I have been a little bit avoiding talking about our trip to Disney World because, well, it wasn't exactly the perfect vacation we had been hoping for. You may be thinking - well, SLG, it doesn't really matter what you thought of it as long as the kids had fun. Well, I was driving home with Natali tonight and she confessed that she would have much rather stayed at home in Denmark than have been in Disney World. Maybe that was true, but maybe she'll also have memories that will stick with her a long time.
And my parents got to spend time with all of them, which made everyone happy.
And when I say "all" of them, yes, my step-son, Andreas was there, too. And, while I love seeing him, we all seem to have trouble understanding how to relate to him. And the truth is, none of us really knows him anymore. We all expected it to flow naturally, but it didn't really. You can actually see in all of the pictures, that he has placed himself a bit to the side, as if he always felt a bit outcast. And it makes me sad in retrospect.
Things started out strangely when he called SR "Jeff" (SR's real name is not Jeff, btw) multiple times and then called him "grandpa". For SR, who had been with Andreas day in and day out from when he was born until he was five, this was very surreal.
And Andreas has perfected ambivalence torwards adults. It didn't matter how many times any of us asked him to do something, he would just pretend he wasn't listening or loudly say "No!". And who can blame him, I guess? Who were we to suddenly step in his life and tell him what to do? But it was to the point where he wouldn't dress himself and pretended he didn't know how to put on his velcro shoes (he is 7, by the way). And when we finally got to the park, he refused to go on bascially any ride - even The People Mover. And this lasted all four days we were at the theme parks.
At some point, I started to feel I was being too hands off with Andreas and allowing SR and my dad to do all of the reprimanding. After a couple of days of him only eating junk food between meals, I told him at noon he could eat nothing until he had a piece of fruit or some veggies. I didn't think it was possible, but he actually ate nothing the rest of the day.
When I said good-bye to Andreas the last day, I was again yelling at him because he refused to put on his shoes. And now he's gone from our lives for another few months. And he doesn't really understand who I, SR or my parents are.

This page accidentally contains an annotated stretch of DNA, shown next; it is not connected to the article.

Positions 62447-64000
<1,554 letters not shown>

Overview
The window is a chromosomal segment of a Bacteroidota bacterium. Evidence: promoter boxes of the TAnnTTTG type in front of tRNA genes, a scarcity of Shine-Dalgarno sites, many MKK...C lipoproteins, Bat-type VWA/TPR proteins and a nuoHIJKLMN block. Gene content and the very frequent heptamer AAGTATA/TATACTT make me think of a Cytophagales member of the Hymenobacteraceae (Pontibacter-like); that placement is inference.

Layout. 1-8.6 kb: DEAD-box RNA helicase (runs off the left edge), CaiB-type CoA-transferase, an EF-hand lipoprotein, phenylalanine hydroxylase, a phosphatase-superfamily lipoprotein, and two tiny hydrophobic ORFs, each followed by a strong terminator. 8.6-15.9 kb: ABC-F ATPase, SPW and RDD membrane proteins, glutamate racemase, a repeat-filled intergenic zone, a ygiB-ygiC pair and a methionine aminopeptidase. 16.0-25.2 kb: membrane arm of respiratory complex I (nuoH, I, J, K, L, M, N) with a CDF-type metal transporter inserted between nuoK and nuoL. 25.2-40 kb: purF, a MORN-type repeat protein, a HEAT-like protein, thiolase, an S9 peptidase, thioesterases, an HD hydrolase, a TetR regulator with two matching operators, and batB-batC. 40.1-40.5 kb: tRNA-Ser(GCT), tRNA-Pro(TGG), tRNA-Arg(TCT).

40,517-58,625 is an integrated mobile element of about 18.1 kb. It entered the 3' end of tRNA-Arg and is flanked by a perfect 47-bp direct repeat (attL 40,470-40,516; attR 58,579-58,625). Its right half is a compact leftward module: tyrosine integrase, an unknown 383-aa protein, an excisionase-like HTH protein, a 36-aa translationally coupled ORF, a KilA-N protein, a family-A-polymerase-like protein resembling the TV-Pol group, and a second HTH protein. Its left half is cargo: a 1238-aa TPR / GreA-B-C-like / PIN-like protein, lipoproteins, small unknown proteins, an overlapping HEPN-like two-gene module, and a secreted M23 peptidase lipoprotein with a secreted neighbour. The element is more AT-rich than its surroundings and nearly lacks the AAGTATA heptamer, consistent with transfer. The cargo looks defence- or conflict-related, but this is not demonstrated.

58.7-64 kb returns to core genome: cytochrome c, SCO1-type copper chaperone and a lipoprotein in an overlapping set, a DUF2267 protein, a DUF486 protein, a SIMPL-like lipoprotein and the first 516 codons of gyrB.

(But if you asked Andreas for his version of me, he would say that I fell asleep early every night instead of taking him to the pool and was running while they were eating breakfast.)
Let me just say this: being a parent in a family with a happy marriage is easy. Okay, not easy, but so natural and the kids grow up with a sense that the loving people in their lives will always be there. And they become happy and trusting (and thus easy to parent).
Being a parent of a kid from a broken marriage, who you hardly get to see, is really difficult. Not because you don't want to love them. I was going to say it is harder being the step-parent, but actually, it is harder for SR. And you know what: it's worst for the kid.
But what can we do?
One person, who has no trouble deciding what to do is The Lorax, who worships the ground "Big Guy" (Andreas) walks on. He talks about his older brother on a daily basis, though he only sees him a couple times a year. It is actually kind of incredible the way they get along. He they are, leaving me behind in the jaws of death.
And one other thing: if there are enough bubbles involved and SLG has a beard, everyone will be at least slightly amused.
And there were times when Andreas was really fun. He had this game of going on It's a Small World again and again with The Lorax. And taught The Lorax how to draw robots. And he conquered the biggest waterslide at Old Key West, showing everyone how fun waterparks can be. I have to imagine that this side of him would come out more often if we had a chance to get to know him well again.
Photo from Mount Royal, Frisco, Colorado.
"Children are fascinated by the ordinary and can spend timeless moments watching sunlight play with dust. Their restlessness they learn from you. It is you who are thinking of there when you are here. It is you who thinks of then instead of now. Stop. Let your children become the teachers and you the student" - William Martin